The most commonly damaged piece of rowing equipment is the skeg, which is a metal or plastic fin that comes out of the bottom of the boat to help maintain stability, and to assist in steering.
Since the skeg sticks out below the hull of the boat it is the most vulnerable to damage, however it is relatively easy to replace skegs by gluing a new one on.
Hull damage is also a significant concern both for maintaining equipment, and for rower safety. Hull damage can be caused by submerged logs, poor strapping to trailers, and collisions with other boats, docks, rocks, etc.
Racing boats are stored in boat houses. These are specially designed storage areas which usually consist of a long two-story building with a large door at one end which leads out to a pontoon or slipway on the river or lakeside.
The boats are stored on racks horizontal bars, usually metal on the ground floor. Oars, riggers, and other equipment is stored around the boats.
Boat houses are typically associated with rowing clubs and include some social facilities on the upper floor: Rowers may take part in the sport for their leisure or they may row competitively.
There are different types of competition in the sport of rowing. Time trials occur in the UK during the winter, and are referred to as Head races.
In the US, head races usually about 5k, depending on the body of water are rowed in the fall, while 2k sprint races are rowed in the spring and summer.
Rowing is unusual in the demands it places on competitors. This means that rowers have some of the highest power outputs of athletes in any sport.
This requires rowers to tailor their breathing to the stroke, typically inhaling and exhaling twice per stroke, unlike most other sports such as cycling where competitors can breathe freely.
Most races that are held in the spring and summer feature side by side racing, or sprint racing, sometimes called a regatta; all the boats start at the same time from a stationary position and the winner is the boat that crosses the finish line first.
The number of boats in a race typically varies between two which is sometimes referred to as a dual race to eight, but any number of boats can start together if the course is wide enough.
The standard length races for the Olympics and the World Rowing Championships is 2 kilometres 1. A feature of the end of twentieth century rowing was the development of non-olympic multicrew racing boats, typically fixed seat-gigs, pilot boats and in Finland church- or longboats.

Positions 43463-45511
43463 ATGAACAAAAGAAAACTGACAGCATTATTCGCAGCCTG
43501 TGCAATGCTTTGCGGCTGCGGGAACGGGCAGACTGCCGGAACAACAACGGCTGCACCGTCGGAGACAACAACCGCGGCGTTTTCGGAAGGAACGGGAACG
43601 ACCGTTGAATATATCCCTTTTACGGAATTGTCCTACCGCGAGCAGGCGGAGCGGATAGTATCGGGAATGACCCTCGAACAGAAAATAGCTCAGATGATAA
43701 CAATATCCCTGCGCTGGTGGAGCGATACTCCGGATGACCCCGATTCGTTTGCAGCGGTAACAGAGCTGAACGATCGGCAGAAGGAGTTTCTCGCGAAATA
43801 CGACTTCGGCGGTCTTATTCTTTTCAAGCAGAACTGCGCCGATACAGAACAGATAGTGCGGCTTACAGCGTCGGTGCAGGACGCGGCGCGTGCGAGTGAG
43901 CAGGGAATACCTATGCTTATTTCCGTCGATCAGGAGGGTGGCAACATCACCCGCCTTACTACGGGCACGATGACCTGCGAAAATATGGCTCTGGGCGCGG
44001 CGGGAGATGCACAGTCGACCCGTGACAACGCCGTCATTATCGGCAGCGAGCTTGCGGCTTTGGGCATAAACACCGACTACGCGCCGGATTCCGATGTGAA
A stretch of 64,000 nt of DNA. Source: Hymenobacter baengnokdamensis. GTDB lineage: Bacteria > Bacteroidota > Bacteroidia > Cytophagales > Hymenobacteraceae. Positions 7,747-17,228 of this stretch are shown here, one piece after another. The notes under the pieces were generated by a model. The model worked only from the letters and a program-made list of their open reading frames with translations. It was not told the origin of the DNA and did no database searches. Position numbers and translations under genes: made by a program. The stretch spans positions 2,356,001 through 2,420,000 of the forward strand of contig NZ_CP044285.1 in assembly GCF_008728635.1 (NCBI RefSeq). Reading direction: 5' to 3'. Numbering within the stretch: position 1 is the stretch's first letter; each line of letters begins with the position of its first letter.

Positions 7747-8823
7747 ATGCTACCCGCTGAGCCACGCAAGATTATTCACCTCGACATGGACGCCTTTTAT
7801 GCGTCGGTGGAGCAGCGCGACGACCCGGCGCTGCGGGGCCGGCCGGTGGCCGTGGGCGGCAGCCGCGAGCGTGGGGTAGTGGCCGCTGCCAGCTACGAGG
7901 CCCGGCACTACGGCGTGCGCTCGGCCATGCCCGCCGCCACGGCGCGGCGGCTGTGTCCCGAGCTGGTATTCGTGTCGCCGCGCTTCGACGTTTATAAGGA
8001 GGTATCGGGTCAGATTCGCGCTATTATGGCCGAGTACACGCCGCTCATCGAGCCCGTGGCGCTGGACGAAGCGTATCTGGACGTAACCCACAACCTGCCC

The most usual craft in races held around the coasts of Britain during summer months is the Cornish pilot gig , most typically in the south-west, with crews of 6 from local towns and races of varying distances.
The Cornish pilot gig was designed and built to ferry harbour and river pilots to and from ships in fierce coastal waters.
The boat needed to be stable and fast with the large crew hence making it ideal for its modern racing usage. In Finland oared churchboats race throughout the summer months, usually on lakes, and often with mixed crews.
The weekend features the World Masters churchboat event which also includes a 2 kilometres 1. Two traditional non-standard distance shell races are the annual Boat Race between Oxford and Cambridge and the Harvard-Yale Boat Race which cover courses of approximately 4 miles 6.
In general, multi-boat competitions are organized in a series of rounds, with the fastest boats in each heat qualifying for the next round.
The losing boats from each heat may be given a second chance to qualify through a repechage. The World Rowing Championships offers multi-lane racing in heats, finals and repechages.
At Henley Royal Regatta two crews compete side by side in each round, in a straightforward knock-out format , with no repechages.
Head courses usually vary in length from 2, metres 1. The oldest, and arguably most famous, head race is the Head of the River Race , founded by Steve Fairbairn in which takes place each March on the river Thames in London , United Kingdom.
Head racing was exported to the United States in the s, and the Head of the Charles Regatta held each October on the Charles River in Boston , Massachusetts , United States is now the largest rowing event in the world.
These processional races are known as Head Races , because, as with bumps racing, the fastest crew is awarded the title Head of the River as in "head of the class".